Oct 5, 2011 By Paul McLeary, Christina Mackenzie, Nicholas Fiorenza - Aviationweek.com
Washington, Paris, Brussels - After nine years of combat in Iraq and Afghanistan, why are our soldiers still involved in fair fights?” asked U.S. Army Maj. Gen. (ret.) Robert Scales recently.
By “fair fights” Scales means the close-quarters combat that dismounted infantry engage in throughout Afghanistan daily, trading fire with an enemy who can partially negate NATO’s technical advantage with small-unit combat from concealed positions.
In an effort to use communication and sensor technologies to make the fight as unfair as possible, NATO allies are undertaking soldier modernization efforts akin to the U.S. Nett Warrior—formerly Land Warrior—suite of wearable networked sensors and communication gear.
While Nett Warrior continues to experience growing pains, particularly with its bulk and 8-12-lb. load, the Army issued a solicitation in September for a “smartphone or smartphone-like device” that is capable of “commercial-based, integrated computer display and data-entry capability for dismounted use in either standalone or networked configuration.”
While the Army tries to figure out how it wants to deliver the dismounted and networked connectivity it desires, NATO allies are ready with their own soldier modernization programs.
By the end of the year, French soldiers of the 1st Infantry Regt. of Sarrebourg—deployed to the Surobi region of Afghanistan—will be issued the new Felin (Fantassin a Equipements et Liaisons Integres, or dismounted soldier with data-linked integrated equipment) kit. The deployment is the first for Felin, which comprises 150 components and is a milestone in modernizing the kit used by French ground forces.
The equipment will be introduced piecemeal to give soldiers time to adapt. “These soldiers are [in combat], they’re not training, so we can’t run the risk of outfitting them entirely with equipment they’re not completely at home with,” a senior officer tells DTI.
Felin’s baggy combat outfit is water repellent, fireproof, mosquito repellent and has a low infrared signature. The NBC (nuclear, biological, chemical) version has a ventilation system that pulses filtered air into the mask, enabling a soldier to remain operational for longer periods. One problem from an operational perspective is that the ventilation system is audible 50 meters (164 ft.) away.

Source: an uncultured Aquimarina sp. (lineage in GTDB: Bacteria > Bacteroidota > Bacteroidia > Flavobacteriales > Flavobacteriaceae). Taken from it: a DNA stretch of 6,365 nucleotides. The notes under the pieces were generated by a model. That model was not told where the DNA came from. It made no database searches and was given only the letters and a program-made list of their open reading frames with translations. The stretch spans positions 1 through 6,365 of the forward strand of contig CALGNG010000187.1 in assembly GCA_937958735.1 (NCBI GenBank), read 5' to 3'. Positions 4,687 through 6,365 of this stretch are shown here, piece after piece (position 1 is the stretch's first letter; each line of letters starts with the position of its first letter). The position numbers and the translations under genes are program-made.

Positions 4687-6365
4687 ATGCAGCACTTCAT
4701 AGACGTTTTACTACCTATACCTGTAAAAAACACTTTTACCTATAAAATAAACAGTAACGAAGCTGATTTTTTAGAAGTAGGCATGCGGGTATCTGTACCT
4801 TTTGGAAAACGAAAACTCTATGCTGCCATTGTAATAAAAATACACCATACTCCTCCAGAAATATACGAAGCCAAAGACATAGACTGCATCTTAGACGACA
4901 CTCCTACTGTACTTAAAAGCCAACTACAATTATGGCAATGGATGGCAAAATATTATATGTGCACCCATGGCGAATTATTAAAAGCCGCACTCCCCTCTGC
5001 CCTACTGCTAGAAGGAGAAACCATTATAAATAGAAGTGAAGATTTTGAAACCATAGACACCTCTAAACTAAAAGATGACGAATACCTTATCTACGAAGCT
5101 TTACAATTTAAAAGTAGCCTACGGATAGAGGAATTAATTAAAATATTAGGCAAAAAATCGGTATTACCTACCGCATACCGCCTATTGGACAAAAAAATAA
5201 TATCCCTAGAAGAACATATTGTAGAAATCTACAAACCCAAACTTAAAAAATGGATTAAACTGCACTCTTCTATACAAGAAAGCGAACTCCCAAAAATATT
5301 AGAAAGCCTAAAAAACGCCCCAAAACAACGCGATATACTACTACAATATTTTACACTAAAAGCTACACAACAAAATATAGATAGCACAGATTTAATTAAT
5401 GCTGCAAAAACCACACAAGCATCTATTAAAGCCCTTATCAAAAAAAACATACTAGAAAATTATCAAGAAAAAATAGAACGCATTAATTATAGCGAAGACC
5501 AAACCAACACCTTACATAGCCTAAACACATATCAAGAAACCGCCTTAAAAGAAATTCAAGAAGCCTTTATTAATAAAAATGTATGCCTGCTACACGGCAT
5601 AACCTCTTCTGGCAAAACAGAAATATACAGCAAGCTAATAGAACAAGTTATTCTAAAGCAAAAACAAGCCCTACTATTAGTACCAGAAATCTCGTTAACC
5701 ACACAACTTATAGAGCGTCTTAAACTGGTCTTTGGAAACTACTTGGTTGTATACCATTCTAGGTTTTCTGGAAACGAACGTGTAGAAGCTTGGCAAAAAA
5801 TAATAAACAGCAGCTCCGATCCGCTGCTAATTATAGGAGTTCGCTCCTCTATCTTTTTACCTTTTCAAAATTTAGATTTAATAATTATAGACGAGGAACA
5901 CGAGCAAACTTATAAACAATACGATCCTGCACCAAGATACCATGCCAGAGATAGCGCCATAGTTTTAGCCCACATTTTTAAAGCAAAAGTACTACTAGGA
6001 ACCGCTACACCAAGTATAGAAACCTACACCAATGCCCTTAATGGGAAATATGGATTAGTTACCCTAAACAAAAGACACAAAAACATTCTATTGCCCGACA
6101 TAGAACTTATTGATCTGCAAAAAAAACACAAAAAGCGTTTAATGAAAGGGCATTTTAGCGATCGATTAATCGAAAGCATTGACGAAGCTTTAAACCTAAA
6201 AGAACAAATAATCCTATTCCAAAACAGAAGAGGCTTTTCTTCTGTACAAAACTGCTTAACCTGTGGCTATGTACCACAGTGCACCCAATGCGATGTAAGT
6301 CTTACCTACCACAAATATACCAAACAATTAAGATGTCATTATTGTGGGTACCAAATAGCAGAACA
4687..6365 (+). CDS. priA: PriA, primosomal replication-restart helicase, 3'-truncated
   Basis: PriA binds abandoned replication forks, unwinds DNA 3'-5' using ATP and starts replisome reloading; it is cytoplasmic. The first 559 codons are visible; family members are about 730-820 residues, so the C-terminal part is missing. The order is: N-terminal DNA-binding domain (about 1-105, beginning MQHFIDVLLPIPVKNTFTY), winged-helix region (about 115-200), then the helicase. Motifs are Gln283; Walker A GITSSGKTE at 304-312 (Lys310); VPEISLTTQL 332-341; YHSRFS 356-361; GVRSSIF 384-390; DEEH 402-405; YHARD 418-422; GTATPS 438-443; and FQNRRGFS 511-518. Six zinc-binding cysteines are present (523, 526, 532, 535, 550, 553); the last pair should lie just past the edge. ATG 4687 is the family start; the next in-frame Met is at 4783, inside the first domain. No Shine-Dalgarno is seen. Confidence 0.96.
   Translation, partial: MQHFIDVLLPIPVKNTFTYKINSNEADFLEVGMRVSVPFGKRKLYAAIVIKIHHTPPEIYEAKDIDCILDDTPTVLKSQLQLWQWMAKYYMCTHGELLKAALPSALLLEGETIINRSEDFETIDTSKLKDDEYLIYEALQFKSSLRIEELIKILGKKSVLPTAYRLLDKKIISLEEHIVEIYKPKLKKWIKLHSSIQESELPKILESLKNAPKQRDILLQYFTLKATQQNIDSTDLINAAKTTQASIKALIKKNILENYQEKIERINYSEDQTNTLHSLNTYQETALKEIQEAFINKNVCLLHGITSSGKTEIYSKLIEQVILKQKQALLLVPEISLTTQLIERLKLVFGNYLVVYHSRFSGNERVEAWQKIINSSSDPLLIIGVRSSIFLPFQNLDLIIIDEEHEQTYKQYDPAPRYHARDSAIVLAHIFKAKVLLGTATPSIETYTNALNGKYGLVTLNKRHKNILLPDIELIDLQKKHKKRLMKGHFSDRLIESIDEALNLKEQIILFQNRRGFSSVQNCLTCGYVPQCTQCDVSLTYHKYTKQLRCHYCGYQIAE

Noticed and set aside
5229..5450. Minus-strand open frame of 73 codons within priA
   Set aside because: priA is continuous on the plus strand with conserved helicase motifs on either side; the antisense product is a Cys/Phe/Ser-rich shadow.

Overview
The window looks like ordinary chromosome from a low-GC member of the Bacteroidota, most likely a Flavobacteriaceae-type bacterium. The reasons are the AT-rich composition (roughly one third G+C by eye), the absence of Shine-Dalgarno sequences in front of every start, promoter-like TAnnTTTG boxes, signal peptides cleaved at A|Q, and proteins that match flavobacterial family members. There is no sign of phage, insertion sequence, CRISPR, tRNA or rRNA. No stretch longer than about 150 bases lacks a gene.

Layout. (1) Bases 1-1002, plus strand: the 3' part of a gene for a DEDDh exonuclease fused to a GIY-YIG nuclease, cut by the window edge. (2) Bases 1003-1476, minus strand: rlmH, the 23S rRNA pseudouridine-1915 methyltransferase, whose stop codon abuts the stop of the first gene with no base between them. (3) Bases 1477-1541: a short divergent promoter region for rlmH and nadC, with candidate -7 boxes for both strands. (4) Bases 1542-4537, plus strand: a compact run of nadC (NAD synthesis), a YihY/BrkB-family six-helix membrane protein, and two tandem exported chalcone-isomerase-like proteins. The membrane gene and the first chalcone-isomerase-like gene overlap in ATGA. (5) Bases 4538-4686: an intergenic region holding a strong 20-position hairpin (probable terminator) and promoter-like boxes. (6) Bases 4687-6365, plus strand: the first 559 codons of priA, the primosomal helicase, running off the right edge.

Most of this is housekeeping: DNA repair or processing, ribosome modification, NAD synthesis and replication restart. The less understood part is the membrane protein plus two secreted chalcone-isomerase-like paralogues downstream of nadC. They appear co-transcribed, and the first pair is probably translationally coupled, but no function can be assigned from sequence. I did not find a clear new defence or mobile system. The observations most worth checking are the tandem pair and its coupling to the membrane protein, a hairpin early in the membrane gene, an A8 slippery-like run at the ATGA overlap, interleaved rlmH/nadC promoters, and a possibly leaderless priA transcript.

The system includes 73 items of basic gear—a fully equipped soldier (with Nexter’s Famas assault rifle and one-day supply of food, water and ammunition) will carry 26 kg (57 lb.) in a grenadier configuration. Soldiers say the weight is not an issue because the Felin kit “is extremely well balanced” when assembled.
Ballistic protection is modular and can be tailored to different missions: e.g., high-intensity, NBC, law enforcement or crowd control. A soldier’s torso, neck, pelvis, knees, elbows and shoulders are protected. The vest supports 11 portable electronic components, such as a battery case, radio, man-machine interface, tactical information system and soldier information network. These fit into pouches, which a soldier places wherever he feels is most comfortable and to accommodate left- or right-handed dexterity. The jacket has space for eight batteries.
The headgear comprises an additional 13 pieces of kit, including helmet, antilaser goggles, antishrapnel visor and jaw pad, an eyepiece for around-the-corner sighting, night-vision gear and osteophone headband with microphone. (The osteophone lets a soldier hear orders through bone near the ear, leaving the ear free to pick up sounds around him.)
Sagem, prime contractor for Felin, received orders for the 22,588 systems planned and has delivered full kits for four regiments—almost 5,000 soldiers.
Spain is also working on a soldier modernization kit called ComFut (Combatiente del Futuro, or soldier of the future), which was completed by Cassidian in 2010. The company is developing the second generation, scheduled for completion by 2015, unless it is postponed by the severe budget cuts Spain is implementing. So far, 36 prototypes have been produced.